The type of opener I typical use for wine bottles is the winged lever corkscrew type:

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The main problem I have with these is that they don't actually pull the cork all the way out. You have to lever out the last quarter of an inch. Also, there is the chance that you could crumble the cork into the wine.

The other main types seem to be the prong type, the hinged corkscrew, and the gas injection needle. I have not experimented with those. Theoretically the needle would seem to be best because there is no risk of crumble and it will force the cork out in one movement, assuming a big enough pumping handle, but not having actually tried one, I don't know if there are any hidden gotchas.

If we ignore cost and size as criteria, and consider only speed and convenience, what is the best type?

How do different types of wine bottle openers compare for speed and convenience (ignoring cost and size as criteria)?

  • That "winged" type is made to do that, leave the cork in the bottle a bit. It's so that you can par-open bottles, do them ahead of time without breaking the air seal. After pulling up, dip or run some water over the cork to let it firm up. When you're ready to serve it'll twist/pull out better.
    – Hebekiah
    Aug 27, 2017 at 15:17
  • Best, IMO, is always opinion only and not definitively answerable. Even if opinion based answers or polling for opinions was OK, cost cannot be ignored as it is a valid criteria. Then, with the varieties of corking materials in use today, I would not even say I have a favorite myself, as I have been known to use push-in with corks I think may be prone to crumpling, wing for firmer natural cork and "wiggle blades" for synthetic.
    – dlb
    Aug 27, 2017 at 19:02

2 Answers 2


Simply look at what the vast majority of waiters at restaurants use. Speed and convenience is their top priority. They mainly use the hinged, "waiter's corkscrew". It is also the choice of most wine "geeks" I know. It's what I use. That, and an "ah so" cork puller for very old vintages/potentially damaged corks....With any corkscrew, some care has to be taken, depending on the bottle being opened.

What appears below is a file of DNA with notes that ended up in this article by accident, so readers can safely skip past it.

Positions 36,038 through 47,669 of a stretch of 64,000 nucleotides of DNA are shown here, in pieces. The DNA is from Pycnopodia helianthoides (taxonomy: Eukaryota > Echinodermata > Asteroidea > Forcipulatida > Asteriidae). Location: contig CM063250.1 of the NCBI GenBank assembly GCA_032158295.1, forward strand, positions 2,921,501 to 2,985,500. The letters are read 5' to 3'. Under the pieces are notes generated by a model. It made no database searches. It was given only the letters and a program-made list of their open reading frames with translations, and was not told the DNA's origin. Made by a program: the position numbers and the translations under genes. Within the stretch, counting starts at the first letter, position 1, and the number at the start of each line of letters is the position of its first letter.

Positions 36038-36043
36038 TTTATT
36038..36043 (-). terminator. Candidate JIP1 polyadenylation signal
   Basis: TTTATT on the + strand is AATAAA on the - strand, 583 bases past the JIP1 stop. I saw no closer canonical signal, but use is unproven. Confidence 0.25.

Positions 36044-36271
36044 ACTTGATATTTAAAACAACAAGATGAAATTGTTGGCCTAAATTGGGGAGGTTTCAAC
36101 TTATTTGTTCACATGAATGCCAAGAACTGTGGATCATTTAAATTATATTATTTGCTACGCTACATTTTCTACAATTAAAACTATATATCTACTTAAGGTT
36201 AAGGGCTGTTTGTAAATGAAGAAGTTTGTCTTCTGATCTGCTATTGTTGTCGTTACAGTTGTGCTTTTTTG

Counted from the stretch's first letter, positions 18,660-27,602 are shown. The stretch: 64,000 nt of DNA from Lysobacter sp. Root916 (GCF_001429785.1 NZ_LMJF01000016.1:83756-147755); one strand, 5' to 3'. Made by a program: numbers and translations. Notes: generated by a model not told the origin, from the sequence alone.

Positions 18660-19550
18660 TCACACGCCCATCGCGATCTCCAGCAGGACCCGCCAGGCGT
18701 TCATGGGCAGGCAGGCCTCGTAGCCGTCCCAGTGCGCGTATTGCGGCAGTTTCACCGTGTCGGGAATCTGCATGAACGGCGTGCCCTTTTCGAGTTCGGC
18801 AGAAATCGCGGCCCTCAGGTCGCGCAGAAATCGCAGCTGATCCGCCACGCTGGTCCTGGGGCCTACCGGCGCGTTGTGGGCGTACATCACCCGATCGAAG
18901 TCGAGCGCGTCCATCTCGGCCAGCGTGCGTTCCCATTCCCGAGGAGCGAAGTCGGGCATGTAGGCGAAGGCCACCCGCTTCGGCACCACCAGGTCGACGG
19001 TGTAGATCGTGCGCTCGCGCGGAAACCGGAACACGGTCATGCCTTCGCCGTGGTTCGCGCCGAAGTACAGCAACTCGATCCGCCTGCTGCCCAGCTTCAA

(While I think this answers your question, the question may be flagged as opinion based.)

  • But what if they use it because it's easy to carry around without ever accidentally stabbing themselves, and because they open so much wine that they get a lot of practice to be good with it? What's convenient for them might not be as convenient for the OP.
    – Cascabel
    Sep 18, 2017 at 21:07
  • Fair point. Maybe that speaks to the opinion based nature of this question.
    – moscafj
    Sep 18, 2017 at 21:55
  • Perhaps, though I would say we should also generally be prepared to imagine what would work for a home cook rather than someone who does something 100x a day in a restaurant; we do it all the time mostly without realizing it on other questions.
    – Cascabel
    Sep 18, 2017 at 21:58

Google or Amazon "lever wine opener" and sort by best reviews. There is a "rabbit" type and other animal shape references that are quite good and have 2 different screws for natural and synthetic corks. They take the guess work out and cost around $30. Not cheap but good looking and effective. rabbit key

The other types take practice and knowledge of cork type. For half that price a really good "waiter" style with a hinged double fulcrum can be excellent (and easier to store, portable). Use the shorter fulcrum ledge to get it started and the other for final pull. waiter key

  • The "rabbit" type corkscrews are also known as "automatic" cork pullers in table-mounted versions. They are found often in wine tasting rooms. The lever is longer and a swift down-stroke and up-stroke quickly removes the cork from the bottle held beneath. There are dozens of different corkscrew designs, including tined ones that do not penetrate the cork and CO2-cartridge injecter needles, so "best" is definitely an opinion.
    – Suncat2000
    Feb 8, 2022 at 16:29

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